Denver’s “heat island” effect boosts city temperatures by over 5 degrees

We previously found how these effects follow the city’s all-too-familiar “Inverted L.”
3 min. read
Union Station offers a way to cool off on a very hot afternoon, June 16, 2021.
Kevin J. Beaty/Denverite

The hottest spot around Denver is still the city itself.

A Climate Central report released Tuesday shows that Denver is, on average, 5 degrees hotter than its surrounding areas. Researchers calculated temperatures across the entire city, so specific areas like RiNo or Stapleton may experience even more heat.

The findings show highly developed urban areas can experience mid-afternoon temperatures that are 15°F to 20°F warmer than the surrounding, more vegetated areas. And, with climate change worsening extreme heat events, the city can only expect these numbers to increase.

The nonprofit news organization reports on climate science, and their report tracked temperatures in 158 cities. Some of the factors they used to measure heat intensity include how reflective versus absorbent city spaces are, how much land cover is green space and permeable, as well as building height and density, which can affect airflow and heat dispersal within a city.

Denver's ranking wasn't terrible compared to all 158 cities, putting it on par with places like Cheyenne, Wyoming and Colorado Springs. The city's low-lying scrub brush was actually beneficial for dispersing heat, and the city's albedo (or the amount of land that reflects instead of absorbing heat) was good - despite the fact that the city's green roof initiative has had a rocky start.

"The biggest issue that Denver faces, that I would say is the biggest issue that a lot of places face, is that a lot of the places without green are very concentrated," Jen Brady, a Climate Central senior data analyst, said. "You have downtown districts... where you see a more concentrated area."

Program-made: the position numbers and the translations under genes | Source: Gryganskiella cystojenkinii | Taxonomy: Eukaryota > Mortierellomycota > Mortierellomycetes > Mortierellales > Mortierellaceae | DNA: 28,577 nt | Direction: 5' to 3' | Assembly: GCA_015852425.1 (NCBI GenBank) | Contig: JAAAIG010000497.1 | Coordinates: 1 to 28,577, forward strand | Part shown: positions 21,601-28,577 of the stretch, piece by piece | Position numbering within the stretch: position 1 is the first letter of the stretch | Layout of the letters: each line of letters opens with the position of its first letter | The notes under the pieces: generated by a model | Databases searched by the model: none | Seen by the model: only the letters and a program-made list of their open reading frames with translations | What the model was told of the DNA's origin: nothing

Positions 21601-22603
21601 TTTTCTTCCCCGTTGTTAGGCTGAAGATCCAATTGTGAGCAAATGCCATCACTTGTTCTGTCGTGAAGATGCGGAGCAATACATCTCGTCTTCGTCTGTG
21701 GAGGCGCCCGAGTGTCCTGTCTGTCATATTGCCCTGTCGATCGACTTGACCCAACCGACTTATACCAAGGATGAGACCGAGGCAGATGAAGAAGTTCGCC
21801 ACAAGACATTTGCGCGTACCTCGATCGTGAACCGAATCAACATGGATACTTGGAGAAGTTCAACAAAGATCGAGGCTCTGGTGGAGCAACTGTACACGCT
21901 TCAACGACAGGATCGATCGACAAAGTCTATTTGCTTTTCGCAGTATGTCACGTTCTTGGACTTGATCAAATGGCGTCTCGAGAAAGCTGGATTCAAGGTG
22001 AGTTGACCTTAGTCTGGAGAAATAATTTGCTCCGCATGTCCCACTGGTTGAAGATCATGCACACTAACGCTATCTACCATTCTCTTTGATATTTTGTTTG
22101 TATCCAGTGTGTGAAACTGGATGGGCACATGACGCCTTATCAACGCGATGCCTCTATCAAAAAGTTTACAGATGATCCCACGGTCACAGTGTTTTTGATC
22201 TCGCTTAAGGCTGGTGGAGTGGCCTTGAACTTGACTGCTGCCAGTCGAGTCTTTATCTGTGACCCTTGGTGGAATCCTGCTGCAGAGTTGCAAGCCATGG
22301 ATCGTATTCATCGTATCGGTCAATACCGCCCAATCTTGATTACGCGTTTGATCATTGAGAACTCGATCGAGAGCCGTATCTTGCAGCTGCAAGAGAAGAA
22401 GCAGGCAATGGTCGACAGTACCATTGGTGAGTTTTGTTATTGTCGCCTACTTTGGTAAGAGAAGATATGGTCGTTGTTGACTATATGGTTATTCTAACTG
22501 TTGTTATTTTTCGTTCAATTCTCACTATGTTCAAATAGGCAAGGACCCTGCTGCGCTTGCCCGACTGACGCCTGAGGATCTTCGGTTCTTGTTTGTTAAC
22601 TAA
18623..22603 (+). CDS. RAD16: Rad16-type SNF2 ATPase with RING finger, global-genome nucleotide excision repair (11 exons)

She said this high-density development often poses an issue for integrating heat-lowering measures like green space.

According to Denver paramedic Peter DellaVecchia, a multitude of factors play into someone's susceptibility to the heat. Respiratory and cardiac issues make folks especially vulnerable. And with Denver's air quality suffering from the wildfire season, the same populations affected most by air quality will also suffer from the heat.

"You can be perfectly hydrated, but if your core temperature exceeds a certain point, it doesn't matter how well hydrated you are," DellaVecchio said. "You can't sweat off that heat in your body, you can't cool yourself down, and you can still have significant health issues."

We covered a different national study on the heat island effect in 2019, and although research showed only a slight link between Denver's "inverted L" and increased heat, several factors may have thrown off those estimates. Things like the rapid gentrification seen in Five Points and the fact that the DIA neighborhood (which is very hot) isn't really residential may have skewed results.

The 2019 analysis also found that race is "highly correlated to heat vulnerability," meaning people of color are more likely to face health impacts due to heat.

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